The purpose of this paper is to argue based on the founding principles for their establishment, HBCUs hold no educational justification to continue in the midst of the twenty-first century. Frist, the paper will cover a brief historical context around the founding principles of HBCUs. Next, legislation that allowed them to thrive and maintained existence will be presented. To conclude, implications for HBCUs and potential next steps will be presented. Historically Black Colleges and Universities were an instrumental educational piece for African American during the 19th and 20th century, they are not longer relevant in the 21st century
African American students at an HBCU get to feel more comfortable the moment they step onto their new stomping grounds. All that has to be stated to back that statement up is the fact that when an African American is a student at a PWI they are one out of 200 out of 3000 students at a PWI. While at an HBCU they get to see eye to eye with their peers and relate on another level with each other, more than with a student a PWI.
I decided to attend North Carolina Agricultural and Technical State University because I wanted a HBCU experience. For most my life, I was surrounded by diversity. The schools I attended had a healthy balance of students from all races. Even though that was good I wanted a change of environment. Throughout high school I was taught the bare minimum of black history. Each year, the great deeds of Martin Luther King Jr., Harriet Tubman, and Rosa Parks were drilled into my head. When I toured A&T they provided me with information on black history that I was not even aware of. After the tour, I made my decision to attend A&T and gain more knowledge. When I came to college the biggest challenge I faced was time management.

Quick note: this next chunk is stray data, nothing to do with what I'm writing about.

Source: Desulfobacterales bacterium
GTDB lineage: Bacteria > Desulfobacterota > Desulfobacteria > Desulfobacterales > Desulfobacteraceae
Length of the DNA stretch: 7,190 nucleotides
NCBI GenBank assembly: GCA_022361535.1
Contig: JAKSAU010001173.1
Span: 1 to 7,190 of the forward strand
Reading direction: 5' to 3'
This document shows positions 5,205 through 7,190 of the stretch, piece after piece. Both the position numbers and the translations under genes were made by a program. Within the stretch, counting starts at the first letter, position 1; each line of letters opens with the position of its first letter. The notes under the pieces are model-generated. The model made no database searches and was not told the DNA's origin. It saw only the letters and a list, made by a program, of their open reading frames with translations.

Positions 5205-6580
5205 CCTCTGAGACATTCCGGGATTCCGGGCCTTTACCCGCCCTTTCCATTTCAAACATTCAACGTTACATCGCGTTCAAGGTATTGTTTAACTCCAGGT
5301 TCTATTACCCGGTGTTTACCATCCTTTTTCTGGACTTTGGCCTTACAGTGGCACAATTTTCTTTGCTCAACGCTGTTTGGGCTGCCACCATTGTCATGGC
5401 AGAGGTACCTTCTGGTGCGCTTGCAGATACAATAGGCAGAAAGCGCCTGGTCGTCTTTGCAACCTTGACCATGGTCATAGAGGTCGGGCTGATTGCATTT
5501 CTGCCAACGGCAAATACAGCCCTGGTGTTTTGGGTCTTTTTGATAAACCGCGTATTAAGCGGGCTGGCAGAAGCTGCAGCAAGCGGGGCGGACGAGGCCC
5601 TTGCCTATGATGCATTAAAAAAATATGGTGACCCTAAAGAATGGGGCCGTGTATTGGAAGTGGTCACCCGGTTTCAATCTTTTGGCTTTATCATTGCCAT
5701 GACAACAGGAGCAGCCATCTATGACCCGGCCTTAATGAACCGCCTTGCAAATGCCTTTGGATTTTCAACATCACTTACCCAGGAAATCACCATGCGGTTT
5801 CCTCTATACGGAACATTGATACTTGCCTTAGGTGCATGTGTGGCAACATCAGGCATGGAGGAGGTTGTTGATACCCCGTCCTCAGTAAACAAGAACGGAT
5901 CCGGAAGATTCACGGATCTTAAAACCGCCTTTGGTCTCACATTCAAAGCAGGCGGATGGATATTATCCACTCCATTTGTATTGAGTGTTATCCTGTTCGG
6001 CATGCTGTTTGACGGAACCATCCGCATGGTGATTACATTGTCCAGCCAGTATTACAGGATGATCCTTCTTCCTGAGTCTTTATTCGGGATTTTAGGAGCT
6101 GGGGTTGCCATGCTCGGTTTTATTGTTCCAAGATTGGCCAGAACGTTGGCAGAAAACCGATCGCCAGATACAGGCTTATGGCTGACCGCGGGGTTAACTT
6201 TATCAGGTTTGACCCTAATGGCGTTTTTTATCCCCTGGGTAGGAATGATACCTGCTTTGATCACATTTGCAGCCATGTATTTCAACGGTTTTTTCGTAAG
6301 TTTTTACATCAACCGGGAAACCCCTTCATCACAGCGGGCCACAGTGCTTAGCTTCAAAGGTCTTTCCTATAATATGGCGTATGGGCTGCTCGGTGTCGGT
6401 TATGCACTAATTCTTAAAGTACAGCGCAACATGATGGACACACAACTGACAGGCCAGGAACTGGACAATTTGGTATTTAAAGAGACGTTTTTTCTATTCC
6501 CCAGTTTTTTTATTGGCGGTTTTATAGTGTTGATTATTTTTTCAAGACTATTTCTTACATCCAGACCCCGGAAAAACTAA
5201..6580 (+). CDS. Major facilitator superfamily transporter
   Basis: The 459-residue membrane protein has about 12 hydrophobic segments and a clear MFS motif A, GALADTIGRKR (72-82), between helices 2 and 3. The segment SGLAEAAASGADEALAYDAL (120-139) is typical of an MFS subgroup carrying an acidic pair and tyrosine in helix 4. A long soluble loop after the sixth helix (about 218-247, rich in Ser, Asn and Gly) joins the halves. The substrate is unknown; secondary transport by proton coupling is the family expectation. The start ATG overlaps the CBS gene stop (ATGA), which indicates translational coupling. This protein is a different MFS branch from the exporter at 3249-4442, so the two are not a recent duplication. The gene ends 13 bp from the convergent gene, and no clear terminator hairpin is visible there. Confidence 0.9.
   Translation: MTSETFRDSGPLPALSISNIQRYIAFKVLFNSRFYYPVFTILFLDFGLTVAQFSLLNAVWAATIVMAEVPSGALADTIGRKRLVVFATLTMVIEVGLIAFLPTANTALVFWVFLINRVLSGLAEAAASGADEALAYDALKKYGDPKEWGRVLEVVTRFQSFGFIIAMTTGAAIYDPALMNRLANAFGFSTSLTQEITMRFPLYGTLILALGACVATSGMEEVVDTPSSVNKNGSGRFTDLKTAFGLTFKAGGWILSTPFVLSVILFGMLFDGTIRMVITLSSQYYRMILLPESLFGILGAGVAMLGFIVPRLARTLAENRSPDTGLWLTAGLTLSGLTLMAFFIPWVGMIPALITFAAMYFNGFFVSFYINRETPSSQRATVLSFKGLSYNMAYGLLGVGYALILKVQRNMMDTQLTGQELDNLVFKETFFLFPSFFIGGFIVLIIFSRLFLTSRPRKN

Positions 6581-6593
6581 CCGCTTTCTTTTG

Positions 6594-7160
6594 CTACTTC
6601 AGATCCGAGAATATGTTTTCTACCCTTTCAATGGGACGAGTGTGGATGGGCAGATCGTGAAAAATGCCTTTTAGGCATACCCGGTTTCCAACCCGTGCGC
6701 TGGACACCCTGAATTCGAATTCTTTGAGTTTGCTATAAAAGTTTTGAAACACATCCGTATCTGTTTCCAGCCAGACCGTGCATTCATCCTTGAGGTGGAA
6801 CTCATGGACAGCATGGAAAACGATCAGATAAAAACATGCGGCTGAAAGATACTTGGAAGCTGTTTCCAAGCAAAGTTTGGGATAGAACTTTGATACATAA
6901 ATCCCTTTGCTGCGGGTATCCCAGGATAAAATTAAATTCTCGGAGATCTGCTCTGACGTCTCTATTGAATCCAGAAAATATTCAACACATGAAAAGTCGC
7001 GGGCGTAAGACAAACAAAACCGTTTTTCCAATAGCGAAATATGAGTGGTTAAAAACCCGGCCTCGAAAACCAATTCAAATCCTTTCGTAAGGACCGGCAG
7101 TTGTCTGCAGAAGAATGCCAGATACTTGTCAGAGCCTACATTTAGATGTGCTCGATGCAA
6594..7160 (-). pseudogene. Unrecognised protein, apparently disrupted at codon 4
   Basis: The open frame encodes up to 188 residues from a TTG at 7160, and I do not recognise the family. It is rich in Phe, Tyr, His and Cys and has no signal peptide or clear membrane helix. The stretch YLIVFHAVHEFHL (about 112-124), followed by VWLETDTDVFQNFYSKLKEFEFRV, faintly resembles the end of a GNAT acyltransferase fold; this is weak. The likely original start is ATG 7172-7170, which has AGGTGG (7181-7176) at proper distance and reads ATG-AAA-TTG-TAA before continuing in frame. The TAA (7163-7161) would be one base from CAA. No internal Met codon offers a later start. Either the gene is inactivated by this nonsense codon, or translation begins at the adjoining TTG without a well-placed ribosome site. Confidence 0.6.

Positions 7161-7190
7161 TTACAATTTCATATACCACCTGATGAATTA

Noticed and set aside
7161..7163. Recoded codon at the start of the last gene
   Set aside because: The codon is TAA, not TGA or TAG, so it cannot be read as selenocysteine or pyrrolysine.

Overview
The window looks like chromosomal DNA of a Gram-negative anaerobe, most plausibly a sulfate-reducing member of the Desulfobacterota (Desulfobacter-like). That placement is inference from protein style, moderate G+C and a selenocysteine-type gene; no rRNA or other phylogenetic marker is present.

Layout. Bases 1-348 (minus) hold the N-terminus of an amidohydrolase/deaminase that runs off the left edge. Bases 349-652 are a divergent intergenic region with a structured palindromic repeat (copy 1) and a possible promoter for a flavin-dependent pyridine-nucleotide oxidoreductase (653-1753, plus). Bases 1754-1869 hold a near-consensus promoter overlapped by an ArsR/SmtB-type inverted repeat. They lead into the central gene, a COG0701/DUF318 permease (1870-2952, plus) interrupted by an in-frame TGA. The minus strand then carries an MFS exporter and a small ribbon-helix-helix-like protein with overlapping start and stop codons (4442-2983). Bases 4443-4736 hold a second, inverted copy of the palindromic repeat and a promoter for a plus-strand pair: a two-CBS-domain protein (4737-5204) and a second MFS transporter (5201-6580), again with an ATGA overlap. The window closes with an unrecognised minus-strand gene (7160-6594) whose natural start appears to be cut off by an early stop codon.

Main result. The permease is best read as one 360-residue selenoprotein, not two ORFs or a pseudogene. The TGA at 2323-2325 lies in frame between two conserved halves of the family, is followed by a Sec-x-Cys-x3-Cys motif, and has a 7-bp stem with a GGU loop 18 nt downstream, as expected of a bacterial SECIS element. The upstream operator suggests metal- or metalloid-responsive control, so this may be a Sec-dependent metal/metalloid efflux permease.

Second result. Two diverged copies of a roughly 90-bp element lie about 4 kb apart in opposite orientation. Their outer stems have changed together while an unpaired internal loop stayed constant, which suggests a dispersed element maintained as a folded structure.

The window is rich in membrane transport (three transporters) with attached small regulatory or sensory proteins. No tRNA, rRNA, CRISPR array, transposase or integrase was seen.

African American students enrolling in HBCUs experience better outcomes such as general satisfaction with their experience, higher grade, psychological adjustments, etc than those African American students enrolling in PWIs while Whites attending PWIs experience better outcomes such as higher grade, psychological adjustments than those white students attending in HBCUs. African American students found more comfortable and friendly environment at HBCUs while White students found more comfortable and friendly environment at PWIs. Students attending in HBCUs seems to be more satisfied with college experience because of their involvement on Colleges/Universities compared to those students attending in PWIs. African American students attending HBCUs wanted just to complete their degree as compared to students attending PWIs. White students wanted to read more as compared to African American students. In the context of educating African Americans in Specific field, HBCUs became more successful in providing access and retaining students through graduation compared to PWIs. Students attending HBCU has outcomes like tutoring other students, higher GPAs, gradating with honors, and
The United States of America often forgets that historically black colleges and universities were created out of necessity. It has only been a couple of decades since African Americans have been allowed to get degrees from predominantly white institutions. Millions of African Americans have given their blood, sweat, and tears in hopes of gaining basic rights like education to their descendants. America has come a long way within the past fifty years but there is still a disconnect when it comes to believing what the average African American can accomplish as an individual. When it comes to historically black colleges and universities there is still a stigma that the education is less rigorous and